Caravan Guard guide on motorhome tyres

Published in Caravan Guard News, Guides, Motorhoming Top Tips on   - 13 Comments

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  1. Keith R. Belson says:

    I have been advised that my motorhome must have tyres specifically made for motorhomes but I’m not sure if this is correct. Are Michelin Aglis Cross Climate 215/70 R15 van tyres with a 109 load rating legal for a 3,500 KG motorhome for insurance purposes?

  2. Steven Mason says:

    Are CP (Camper Tyres) not just 10-ply tyres in a cunning disguise?

    • Liz @ Caravan Guard says:

      Hi Steven, we’ve spoken to Tyresafe and here’s the answer to your question:
      CP-type tyres are not just 10-ply (10 PR) tyres in disguise, they have been specifically designed for motorhome conditions of use. Meaning that the tyre’s ride and handling, endurance at high continuous loads as well as grip on a variety of surfaces have been designed with motorhome use in mind.
      10-ply tyres would have been C-type tyres designed for light commercial (van) use and hence they will not be optimised for motorhome conditions of use. Also if the vehicle was originally equipped with CP-type tyres, the vehicle manufacturer’s tyre inflation pressures may not be correct if 10-ply tyres were used in their place. Hence we would not advise changing the original tyre specification.

  3. David Russell says:

    Excellent article, especially the section on changing tyres after 5 years regardless of actual wear. Thanks keep up the good work

  4. Jeremy Rowley says:

    We had terrible problems getting up a slight slope to our pitch in the rain this summer. We had to use two sets of ramp mats and walked it 60 cm at a time swapping mats over for about 100m. Is there any guidance on how to cope with this, or are there better tyres with more grip suitable for these conditions?

  5. Nick Lambert says:

    A very good article, for the majority of motorhomers.

  6. John Mosedale says:

    Your article on tyres is sound EXCEPT that it persists with the advice that “Motorhome manufacturers (and their dealers) should be able to provide recommended pressures for the vehicles they produce.”
    They don’t, at least in Swift’s case. What you SHOULD have said is that you should get your motorhome weighed – front axle weight and rear axle weight – when you have it loaded as you would when you travel. It takes 10 minutes and cost me under a tenner.
    Then contact the tyre manufacturer. Continental Tyres sent me a table with the tyre pressures for the different axle weights for their Vanco tyres that are fitted to our Ducato based motorhome. Pressure differs between front and rear axles for the same weight.
    The ride on our van is transformed from feeling like a shopping trolley – hard, bouncy and noisy, to resembling a swan on a lake – smooth, quiet and comfortable – as far as you can in a 3.5 tonne van.
    Don’t believe manufacturers are hopeless on tyre pressures? OK, this is what my Swift Manual says:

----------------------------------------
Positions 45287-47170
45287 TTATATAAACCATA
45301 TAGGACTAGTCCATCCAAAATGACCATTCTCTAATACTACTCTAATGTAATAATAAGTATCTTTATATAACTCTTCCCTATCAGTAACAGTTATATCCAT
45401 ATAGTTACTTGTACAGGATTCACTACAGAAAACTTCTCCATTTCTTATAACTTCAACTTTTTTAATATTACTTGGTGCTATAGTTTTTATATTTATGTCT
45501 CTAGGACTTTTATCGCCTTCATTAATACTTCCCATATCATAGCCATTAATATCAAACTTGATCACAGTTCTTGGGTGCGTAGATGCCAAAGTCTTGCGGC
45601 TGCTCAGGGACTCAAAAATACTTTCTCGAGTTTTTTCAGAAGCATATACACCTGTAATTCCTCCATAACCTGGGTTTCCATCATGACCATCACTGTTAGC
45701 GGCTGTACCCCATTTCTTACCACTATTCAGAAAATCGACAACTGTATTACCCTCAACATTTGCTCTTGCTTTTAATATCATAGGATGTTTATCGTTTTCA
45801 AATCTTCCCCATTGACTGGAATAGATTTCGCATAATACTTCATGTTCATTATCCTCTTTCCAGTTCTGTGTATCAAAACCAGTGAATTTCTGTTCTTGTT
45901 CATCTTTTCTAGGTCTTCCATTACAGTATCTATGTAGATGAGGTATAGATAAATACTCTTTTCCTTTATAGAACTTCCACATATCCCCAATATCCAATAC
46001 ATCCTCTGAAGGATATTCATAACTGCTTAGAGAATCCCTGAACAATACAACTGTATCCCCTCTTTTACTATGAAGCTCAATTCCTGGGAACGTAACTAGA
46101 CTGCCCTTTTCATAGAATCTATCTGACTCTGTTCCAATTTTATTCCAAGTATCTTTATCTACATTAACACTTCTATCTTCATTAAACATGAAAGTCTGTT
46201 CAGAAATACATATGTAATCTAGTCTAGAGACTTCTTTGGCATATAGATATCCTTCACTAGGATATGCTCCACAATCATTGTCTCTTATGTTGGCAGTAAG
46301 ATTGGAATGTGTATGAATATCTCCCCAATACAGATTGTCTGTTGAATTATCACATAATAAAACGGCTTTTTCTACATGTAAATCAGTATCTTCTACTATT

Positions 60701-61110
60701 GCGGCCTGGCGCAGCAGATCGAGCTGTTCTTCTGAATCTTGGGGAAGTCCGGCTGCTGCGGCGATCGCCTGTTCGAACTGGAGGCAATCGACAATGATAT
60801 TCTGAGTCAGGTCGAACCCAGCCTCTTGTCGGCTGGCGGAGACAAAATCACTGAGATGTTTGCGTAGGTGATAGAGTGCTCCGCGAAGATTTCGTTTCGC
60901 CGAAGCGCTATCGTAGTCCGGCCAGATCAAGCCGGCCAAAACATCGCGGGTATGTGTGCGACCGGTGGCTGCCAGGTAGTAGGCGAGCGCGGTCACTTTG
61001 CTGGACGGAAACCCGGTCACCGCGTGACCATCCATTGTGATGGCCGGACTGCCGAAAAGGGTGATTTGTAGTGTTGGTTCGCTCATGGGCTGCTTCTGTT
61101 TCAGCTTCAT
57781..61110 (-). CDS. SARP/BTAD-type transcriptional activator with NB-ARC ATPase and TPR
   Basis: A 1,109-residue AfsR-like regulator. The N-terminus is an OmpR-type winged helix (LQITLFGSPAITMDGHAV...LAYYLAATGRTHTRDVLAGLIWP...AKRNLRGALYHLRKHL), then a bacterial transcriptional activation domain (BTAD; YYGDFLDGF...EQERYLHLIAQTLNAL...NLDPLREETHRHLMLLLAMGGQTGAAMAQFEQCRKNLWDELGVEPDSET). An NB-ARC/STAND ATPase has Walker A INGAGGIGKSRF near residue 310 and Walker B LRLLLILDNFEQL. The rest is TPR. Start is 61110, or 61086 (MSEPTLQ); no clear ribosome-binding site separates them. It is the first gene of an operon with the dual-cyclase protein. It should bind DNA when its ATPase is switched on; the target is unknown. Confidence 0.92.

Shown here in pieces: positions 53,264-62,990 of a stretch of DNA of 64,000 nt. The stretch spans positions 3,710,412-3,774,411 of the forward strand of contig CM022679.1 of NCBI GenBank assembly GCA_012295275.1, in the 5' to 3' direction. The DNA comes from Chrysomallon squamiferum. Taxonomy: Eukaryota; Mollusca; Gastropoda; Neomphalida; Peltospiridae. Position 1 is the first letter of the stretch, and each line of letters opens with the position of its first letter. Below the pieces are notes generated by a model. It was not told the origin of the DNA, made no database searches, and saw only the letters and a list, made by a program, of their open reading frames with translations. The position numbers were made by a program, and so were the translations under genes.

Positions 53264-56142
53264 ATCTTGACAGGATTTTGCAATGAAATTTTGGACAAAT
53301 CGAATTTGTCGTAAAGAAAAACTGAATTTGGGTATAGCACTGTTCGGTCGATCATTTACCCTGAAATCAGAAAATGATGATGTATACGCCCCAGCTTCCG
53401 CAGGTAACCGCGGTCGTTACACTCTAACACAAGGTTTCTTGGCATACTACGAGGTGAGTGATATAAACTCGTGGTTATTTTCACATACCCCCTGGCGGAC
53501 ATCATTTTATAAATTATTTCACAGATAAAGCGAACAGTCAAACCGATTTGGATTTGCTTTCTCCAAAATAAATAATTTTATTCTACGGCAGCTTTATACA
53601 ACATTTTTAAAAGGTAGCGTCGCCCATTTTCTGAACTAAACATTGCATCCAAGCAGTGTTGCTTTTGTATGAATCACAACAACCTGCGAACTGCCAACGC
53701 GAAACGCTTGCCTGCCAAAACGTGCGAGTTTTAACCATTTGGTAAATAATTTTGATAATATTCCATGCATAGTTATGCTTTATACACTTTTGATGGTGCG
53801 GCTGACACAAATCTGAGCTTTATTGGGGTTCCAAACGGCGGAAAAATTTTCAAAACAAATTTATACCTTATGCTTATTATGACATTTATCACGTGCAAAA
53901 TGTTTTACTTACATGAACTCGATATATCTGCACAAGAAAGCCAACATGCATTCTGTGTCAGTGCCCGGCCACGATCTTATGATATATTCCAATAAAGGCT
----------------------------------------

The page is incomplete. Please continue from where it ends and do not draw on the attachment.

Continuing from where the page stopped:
“Please refer to base vehicle manufacturer’s handbook (Fiat or AL-KO AMC conversion handbook) for tyre pressure information. This may also be displayed in the driver’s or passenger’s door aperture.
    “Motorhome Tyre Specifications
    You should note that your Motorhome is fitted with “Camper Tyres”. Camper tyres meet a specific “CP” (Camping Pneu) standard for tyres on Motorhomes. The Camper tyres on a Motorhome (unlike a commercial van) are designed to carry a significantly higher load for the majority of their life and even when stationery for greater periods of time unlike a van which typically loads and unloads. As a result Camper tyres have stiffened side walls to withstand the increased payloads and pressure on them, this extra reinforcement also gives better vehicle stability on the rear with the heavier rear axle loads typical on a Motorhome. The tyres are also designed to improve mileage (wear) and offer better grip off road. When replacing your tyres we only recommend the fitment of CP or Camper Tyres.
    “Tyre Pressure
    The motorhome tyre pressures noted in the Technical book are the pressures stated by Fiat for your vehicle calculated in a fully laden condition. If you are not running fully laden, reduced pressures could be used but please seek clarification from the Tyre manufacture.”
    How unhelpful is that – why not GIVE us the clarification for the tyres fitted from new. And then the Fiat manual says 80psi front and back.
    Actually, if I go on Continental’s recommendation, I only need around 50psi for the load we carry. It’s the difference between running on wooden tyres compared to pneumatic tyres!
    Look; manufacturers OWE IT TO THEIR CUSTOMERS to tell them how to work out the right tyre pressure. TYRE PRESSURE IS A SAFETY CRITICAL SYSTEM. Isn’t it? Would insurers pay out for an accident of they found the tyres were significantly wrongly inflated?
    It’s high time that insurers, motorhome magazines and Tyresafe got their act together to collectively badger and INSIST that manufacturers give us the weight vs pressure tables that are available from tyre manufacturers and that we need. Do it once of all your customers. It’s stupid to ask us to all to contact the tyre company. OK, if I fit a different tyre later, then the onus is on me to find out the pressures to use. But NOT on a new van.
    They don’t listen to us. Perhaps they’ll listen to you.

    • Liz @ Caravan Guard says:

      Thanks for your comments John. I’ve updated our article with your advice about weighing the ‘van and checking with the tyre manufacturer for those struggling to find an accurate tyre pressure figure and have passed on your comments to Swift to see if it’s something they can look into.

  7. Tim Snowden says:

    Great article will be saving it in my email account.

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